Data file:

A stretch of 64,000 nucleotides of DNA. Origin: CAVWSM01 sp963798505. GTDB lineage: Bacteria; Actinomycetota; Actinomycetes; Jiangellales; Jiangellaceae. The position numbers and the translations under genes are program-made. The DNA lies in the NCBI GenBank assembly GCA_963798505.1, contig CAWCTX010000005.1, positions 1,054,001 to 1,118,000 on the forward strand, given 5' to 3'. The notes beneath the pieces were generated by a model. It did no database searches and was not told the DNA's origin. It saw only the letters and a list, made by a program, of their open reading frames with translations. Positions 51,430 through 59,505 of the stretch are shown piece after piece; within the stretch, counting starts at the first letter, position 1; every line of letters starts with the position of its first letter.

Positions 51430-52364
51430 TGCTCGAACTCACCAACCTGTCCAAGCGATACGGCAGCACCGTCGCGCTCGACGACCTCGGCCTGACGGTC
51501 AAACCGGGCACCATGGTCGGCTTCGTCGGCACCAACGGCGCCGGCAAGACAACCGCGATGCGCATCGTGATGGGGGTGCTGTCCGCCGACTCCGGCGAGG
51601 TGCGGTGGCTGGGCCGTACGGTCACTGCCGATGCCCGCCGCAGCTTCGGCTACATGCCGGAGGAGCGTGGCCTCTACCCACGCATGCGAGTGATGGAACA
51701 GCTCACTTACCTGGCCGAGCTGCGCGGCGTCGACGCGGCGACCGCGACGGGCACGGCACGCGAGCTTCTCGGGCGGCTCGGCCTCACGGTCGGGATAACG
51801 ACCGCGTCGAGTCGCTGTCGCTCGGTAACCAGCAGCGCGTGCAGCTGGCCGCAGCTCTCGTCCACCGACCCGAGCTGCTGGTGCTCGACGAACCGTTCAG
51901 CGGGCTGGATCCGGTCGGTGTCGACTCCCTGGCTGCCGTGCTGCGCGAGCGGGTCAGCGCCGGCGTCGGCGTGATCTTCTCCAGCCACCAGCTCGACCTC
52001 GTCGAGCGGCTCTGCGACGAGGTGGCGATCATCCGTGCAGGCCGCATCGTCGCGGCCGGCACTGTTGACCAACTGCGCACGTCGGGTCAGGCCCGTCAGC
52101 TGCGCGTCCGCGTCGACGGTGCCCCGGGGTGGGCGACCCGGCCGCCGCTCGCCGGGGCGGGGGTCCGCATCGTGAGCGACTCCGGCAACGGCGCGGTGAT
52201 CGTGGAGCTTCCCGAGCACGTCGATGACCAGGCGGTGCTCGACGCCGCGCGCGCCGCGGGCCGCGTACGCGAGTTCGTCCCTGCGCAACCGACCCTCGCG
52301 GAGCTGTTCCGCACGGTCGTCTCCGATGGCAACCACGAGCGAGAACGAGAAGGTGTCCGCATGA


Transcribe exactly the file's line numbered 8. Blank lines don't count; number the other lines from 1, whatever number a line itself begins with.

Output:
51901 CGGGCTGGATCCGGTCGGTGTCGACTCCCTGGCTGCCGTGCTGCGCGAGCGGGTCAGCGCCGGCGTCGGCGTGATCTTCTCCAGCCACCAGCTCGACCTC